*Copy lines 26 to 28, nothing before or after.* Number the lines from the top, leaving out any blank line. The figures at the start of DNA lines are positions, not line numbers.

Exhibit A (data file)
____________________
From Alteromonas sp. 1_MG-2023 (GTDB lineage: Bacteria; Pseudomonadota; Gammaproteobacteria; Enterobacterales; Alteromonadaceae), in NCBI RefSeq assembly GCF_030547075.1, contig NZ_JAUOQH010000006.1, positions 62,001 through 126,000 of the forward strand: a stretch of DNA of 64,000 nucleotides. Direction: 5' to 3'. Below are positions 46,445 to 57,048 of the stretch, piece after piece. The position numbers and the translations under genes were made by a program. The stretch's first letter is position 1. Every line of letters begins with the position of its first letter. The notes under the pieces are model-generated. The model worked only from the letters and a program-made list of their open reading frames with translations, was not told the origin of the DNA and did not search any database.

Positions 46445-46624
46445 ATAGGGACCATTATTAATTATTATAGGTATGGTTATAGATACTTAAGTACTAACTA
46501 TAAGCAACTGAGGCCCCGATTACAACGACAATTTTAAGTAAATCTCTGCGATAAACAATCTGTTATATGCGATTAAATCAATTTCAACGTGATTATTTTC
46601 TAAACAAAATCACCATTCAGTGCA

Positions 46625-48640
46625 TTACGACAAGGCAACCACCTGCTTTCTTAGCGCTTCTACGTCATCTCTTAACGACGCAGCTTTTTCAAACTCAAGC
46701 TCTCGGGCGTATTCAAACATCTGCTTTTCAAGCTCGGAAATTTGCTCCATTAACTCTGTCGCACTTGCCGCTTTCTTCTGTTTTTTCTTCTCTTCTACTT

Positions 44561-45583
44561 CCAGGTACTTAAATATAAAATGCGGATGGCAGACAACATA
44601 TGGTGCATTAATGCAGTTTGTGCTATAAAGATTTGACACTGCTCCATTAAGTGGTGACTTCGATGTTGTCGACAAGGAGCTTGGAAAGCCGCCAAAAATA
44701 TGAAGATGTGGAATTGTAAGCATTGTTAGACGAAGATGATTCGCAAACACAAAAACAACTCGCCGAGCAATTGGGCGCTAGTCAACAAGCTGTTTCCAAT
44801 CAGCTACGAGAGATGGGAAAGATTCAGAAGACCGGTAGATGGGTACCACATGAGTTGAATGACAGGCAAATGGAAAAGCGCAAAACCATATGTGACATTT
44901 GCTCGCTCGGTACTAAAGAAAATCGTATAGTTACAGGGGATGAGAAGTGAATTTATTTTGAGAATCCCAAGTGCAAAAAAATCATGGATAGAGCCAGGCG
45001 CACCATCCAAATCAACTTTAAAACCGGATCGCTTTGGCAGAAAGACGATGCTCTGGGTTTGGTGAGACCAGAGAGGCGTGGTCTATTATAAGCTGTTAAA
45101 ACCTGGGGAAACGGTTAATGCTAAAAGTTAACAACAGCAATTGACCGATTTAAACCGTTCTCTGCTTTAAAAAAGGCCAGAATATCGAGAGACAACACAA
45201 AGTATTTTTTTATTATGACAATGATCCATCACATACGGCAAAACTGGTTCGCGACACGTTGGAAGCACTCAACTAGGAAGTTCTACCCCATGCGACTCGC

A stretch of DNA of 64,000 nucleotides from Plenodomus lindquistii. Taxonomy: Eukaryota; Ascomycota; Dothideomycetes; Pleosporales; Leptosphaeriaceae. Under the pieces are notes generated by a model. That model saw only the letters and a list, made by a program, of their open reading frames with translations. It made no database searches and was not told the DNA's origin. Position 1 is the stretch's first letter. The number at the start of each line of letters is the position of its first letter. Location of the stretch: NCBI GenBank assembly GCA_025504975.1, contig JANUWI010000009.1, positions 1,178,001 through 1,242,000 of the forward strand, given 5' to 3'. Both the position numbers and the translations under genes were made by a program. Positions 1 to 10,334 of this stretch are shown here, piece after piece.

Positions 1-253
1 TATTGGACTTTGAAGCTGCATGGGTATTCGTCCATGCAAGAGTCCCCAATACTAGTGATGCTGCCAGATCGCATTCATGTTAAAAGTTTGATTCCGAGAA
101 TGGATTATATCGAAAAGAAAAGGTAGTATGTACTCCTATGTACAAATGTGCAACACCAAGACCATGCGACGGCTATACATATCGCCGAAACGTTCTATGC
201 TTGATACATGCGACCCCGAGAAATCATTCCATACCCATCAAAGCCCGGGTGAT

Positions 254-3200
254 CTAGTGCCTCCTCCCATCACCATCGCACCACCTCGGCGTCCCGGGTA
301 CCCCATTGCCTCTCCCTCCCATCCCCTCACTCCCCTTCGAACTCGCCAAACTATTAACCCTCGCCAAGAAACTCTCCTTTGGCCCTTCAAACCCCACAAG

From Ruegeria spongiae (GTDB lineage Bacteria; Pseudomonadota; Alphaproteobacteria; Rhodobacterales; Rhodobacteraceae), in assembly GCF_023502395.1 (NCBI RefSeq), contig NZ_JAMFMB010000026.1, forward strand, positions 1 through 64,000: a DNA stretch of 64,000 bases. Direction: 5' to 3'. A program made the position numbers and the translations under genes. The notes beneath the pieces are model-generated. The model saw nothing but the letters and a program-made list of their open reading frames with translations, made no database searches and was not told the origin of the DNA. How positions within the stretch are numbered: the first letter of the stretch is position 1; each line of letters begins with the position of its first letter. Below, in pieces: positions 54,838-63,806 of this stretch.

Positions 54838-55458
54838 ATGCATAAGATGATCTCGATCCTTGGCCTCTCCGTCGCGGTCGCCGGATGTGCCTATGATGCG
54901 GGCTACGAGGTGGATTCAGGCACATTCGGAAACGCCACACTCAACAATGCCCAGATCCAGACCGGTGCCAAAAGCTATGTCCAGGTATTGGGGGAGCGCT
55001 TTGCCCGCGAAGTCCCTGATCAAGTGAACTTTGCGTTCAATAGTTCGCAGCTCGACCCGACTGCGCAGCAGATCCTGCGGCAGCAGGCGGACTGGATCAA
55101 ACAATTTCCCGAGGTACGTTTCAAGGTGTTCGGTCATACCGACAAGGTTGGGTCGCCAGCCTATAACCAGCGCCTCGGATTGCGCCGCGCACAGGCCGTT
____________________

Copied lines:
From Ruegeria spongiae (GTDB lineage Bacteria; Pseudomonadota; Alphaproteobacteria; Rhodobacterales; Rhodobacteraceae), in assembly GCF_023502395.1 (NCBI RefSeq), contig NZ_JAMFMB010000026.1, forward strand, positions 1 through 64,000: a DNA stretch of 64,000 bases. Direction: 5' to 3'. A program made the position numbers and the translations under genes. The notes beneath the pieces are model-generated. The model saw nothing but the letters and a program-made list of their open reading frames with translations, made no database searches and was not told the origin of the DNA. How positions within the stretch are numbered: the first letter of the stretch is position 1; each line of letters begins with the position of its first letter. Below, in pieces: positions 54,838-63,806 of this stretch.

Positions 54838-55458
54838 ATGCATAAGATGATCTCGATCCTTGGCCTCTCCGTCGCGGTCGCCGGATGTGCCTATGATGCG